Review: Delaire Graff’s new Japanese-inspired HŌSEKI offers a plethora of small plates with top-notch service

Fast facts 

Restaurant name: HŌSEKI

Address: Delaire Graff Estate, Helshoogte Road, Stellenbosch

Phone number: 021 885 8160

Operating hours: Open daily, Lunch: 12noon to 4pm (last seating at 2pm), Dinner: 6pm to 11pm (last seating at 8pm)

Average price of a main course: R450 to R1 250

Corkage fee: No BYO

Parking situation: On-site, secure

Food type: Contemporary Japanese

After many years of taking diners on a voyage through Asia, venturing into Thailand, Cambodia and India in the previous restaurant space of Indochine, chef Virgil Kahn’s newest culinary journey has now ventured into the Land of the Rising Sun – Japan. HŌSEKI, named after the Japanese word for jewel (paying homage to the estate’s owner and renowned diamantaire Laurence Graff OBE), is the newest offering on the Delaire Graff Estate, and is certain to become a jewel itself in the winelands restaurant scene.


The menu is heavily seasonal with herbs and vegetables sourced from the on-site greenhouse and is divided into various subsections, ranging from sushi to soups, salads, cold dishes and hot items from the robata grill. The concept is to order many smaller plates and travel through the various provinces and techniques of Japan. The offering is large and extensive, and the front-of-house team must be given huge praise and credit for such a thorough knowledge of the menu, despite its length and volume.


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Virgil’s extensive research into the country and its regions to ensure authenticity must be commended, as well as being able to thread his own influence through the fabric of the dishes. The freshest tuna nigiri and spicy tuna cut roll begin the experience, with the tuna cut roll lovingly adhered to crispy tempura batter, giving a much-welcome crunch and texture to the soft rice interior.

Beef gyoza (potstickers) pack a punch of umami, with marinated shiitake mushrooms and crispy spring onion, while the crumbed and fried karaage chicken with chilli mayonnaise dip brings a polite warmth of heat to awaken the senses. Kuyishake Cape Wagyu beef ‘skewers’ balance atop a bowl of truffle rice with a complexity of flavour delivered through the salinity of seaweeds and salts of soy in its seasoning. It’s an incredible experience to be shared.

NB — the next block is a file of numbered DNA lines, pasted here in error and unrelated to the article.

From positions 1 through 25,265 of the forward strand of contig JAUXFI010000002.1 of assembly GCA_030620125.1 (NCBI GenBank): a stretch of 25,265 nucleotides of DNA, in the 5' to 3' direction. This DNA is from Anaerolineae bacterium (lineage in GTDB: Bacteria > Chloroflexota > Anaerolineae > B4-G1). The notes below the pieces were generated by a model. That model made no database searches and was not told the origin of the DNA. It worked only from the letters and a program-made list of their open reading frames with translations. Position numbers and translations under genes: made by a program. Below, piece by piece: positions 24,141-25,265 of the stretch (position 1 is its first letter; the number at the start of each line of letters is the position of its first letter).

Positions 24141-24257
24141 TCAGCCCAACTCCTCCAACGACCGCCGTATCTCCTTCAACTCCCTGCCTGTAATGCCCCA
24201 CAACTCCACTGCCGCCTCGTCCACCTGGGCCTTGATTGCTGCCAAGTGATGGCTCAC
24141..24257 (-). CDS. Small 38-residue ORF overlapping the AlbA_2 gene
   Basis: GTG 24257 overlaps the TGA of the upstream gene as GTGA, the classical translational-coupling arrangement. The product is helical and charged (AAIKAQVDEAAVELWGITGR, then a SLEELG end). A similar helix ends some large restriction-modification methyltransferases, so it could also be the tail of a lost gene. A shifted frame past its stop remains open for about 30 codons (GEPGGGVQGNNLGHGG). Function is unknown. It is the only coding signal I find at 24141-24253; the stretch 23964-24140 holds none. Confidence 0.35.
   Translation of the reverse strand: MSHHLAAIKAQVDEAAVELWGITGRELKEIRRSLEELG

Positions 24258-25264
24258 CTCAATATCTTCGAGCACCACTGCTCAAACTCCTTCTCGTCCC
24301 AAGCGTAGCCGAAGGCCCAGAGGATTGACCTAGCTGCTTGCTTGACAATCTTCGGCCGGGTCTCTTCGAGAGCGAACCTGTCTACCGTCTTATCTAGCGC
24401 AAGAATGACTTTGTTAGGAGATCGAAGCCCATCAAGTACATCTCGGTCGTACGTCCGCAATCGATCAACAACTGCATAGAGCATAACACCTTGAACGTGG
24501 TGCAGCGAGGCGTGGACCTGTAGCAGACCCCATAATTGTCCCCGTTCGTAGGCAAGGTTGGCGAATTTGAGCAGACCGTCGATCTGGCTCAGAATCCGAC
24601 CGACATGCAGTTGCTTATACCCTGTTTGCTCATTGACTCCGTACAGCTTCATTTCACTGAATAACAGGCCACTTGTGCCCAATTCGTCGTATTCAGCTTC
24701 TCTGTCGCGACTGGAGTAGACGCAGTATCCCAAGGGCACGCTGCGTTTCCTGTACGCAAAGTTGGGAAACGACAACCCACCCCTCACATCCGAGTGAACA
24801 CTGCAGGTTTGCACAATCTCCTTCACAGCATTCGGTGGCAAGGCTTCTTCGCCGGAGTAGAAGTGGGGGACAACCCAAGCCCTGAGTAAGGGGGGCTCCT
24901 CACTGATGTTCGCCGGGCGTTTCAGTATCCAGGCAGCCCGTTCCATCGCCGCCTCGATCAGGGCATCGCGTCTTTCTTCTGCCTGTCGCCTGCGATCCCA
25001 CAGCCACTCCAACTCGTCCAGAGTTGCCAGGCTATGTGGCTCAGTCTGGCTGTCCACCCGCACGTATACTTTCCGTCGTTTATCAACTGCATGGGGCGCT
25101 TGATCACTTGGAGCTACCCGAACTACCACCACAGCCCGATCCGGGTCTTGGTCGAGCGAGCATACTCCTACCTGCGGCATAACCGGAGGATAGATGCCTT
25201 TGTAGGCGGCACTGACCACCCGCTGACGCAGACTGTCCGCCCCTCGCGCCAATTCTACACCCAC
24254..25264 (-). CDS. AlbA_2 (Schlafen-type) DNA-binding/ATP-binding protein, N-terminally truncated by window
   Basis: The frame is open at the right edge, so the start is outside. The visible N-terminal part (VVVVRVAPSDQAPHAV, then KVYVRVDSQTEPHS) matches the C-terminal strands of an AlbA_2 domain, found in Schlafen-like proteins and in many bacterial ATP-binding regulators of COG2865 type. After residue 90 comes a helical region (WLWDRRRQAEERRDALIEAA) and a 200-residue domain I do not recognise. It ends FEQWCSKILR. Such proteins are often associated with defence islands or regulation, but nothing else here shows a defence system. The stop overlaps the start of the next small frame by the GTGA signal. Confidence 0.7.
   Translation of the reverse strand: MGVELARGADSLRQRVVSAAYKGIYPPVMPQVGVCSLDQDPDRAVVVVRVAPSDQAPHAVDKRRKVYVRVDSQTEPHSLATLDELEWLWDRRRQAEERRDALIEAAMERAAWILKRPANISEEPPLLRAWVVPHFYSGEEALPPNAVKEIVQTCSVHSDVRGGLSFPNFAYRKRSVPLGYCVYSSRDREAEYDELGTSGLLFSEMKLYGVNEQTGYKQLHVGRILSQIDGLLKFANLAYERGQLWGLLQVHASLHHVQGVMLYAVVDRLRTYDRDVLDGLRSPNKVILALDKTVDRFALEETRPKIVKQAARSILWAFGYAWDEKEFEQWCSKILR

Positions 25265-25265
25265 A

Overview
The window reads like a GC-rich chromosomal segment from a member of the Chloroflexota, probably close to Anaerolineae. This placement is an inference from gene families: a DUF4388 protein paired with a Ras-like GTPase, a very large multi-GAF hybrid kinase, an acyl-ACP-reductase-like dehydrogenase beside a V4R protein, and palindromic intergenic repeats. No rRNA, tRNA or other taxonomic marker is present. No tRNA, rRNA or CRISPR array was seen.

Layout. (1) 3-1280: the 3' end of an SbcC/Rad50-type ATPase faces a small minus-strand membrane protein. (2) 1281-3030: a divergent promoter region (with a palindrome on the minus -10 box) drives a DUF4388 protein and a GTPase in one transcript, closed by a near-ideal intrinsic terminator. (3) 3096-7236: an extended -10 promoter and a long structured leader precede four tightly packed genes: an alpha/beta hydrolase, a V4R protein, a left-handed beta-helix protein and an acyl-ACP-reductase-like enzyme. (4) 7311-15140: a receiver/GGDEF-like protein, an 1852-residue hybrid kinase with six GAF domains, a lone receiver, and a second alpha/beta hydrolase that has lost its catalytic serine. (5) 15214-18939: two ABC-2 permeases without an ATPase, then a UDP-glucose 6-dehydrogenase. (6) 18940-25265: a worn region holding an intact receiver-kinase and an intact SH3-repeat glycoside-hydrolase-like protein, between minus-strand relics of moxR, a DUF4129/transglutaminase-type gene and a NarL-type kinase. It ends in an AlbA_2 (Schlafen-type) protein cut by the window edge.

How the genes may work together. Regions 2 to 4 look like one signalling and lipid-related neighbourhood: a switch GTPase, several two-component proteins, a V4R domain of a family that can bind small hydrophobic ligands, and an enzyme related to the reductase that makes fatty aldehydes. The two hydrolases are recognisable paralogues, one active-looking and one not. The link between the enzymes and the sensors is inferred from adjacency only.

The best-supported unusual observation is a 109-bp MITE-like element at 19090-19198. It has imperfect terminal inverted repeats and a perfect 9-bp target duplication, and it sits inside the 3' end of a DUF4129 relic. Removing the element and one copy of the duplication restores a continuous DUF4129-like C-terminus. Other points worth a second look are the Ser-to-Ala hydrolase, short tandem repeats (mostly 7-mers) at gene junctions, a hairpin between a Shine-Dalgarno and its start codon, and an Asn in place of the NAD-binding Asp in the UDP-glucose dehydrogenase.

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The wine list is generous, with its listings going beyond just the Delaire Estate wines and is carefully curated to be able to offer a little something of everything. Signature cocktails and mixers are an available option as well – especially for those hot summer days outdoors, they can offer a refreshing breeze of exciting flavours and combinations.


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The welcome is very warm and genuine from the estate staff, with professionalism and pride noticed throughout the estate on your way to the restaurant. Service is wonderfully refreshing, and echoes an almost familiarity – the type of friendliness and wholesomeness exuded as if we are seeing one another again after time spent apart. It’s brilliantly seamless, and a hard line to balance, but the staff execute it with an ease and grace.


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The iconic ‘Swallows in Flight’ art installation that was created by André Stead working in collaboration with Lionel Smit, is a showpiece in the blue and copper restaurant space, and now brings an even greater meaning because in Japanese culture, the swallow represents good luck.


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Eat Out critics dine unannounced and pay for their meals in full. Read our full editorial policy here


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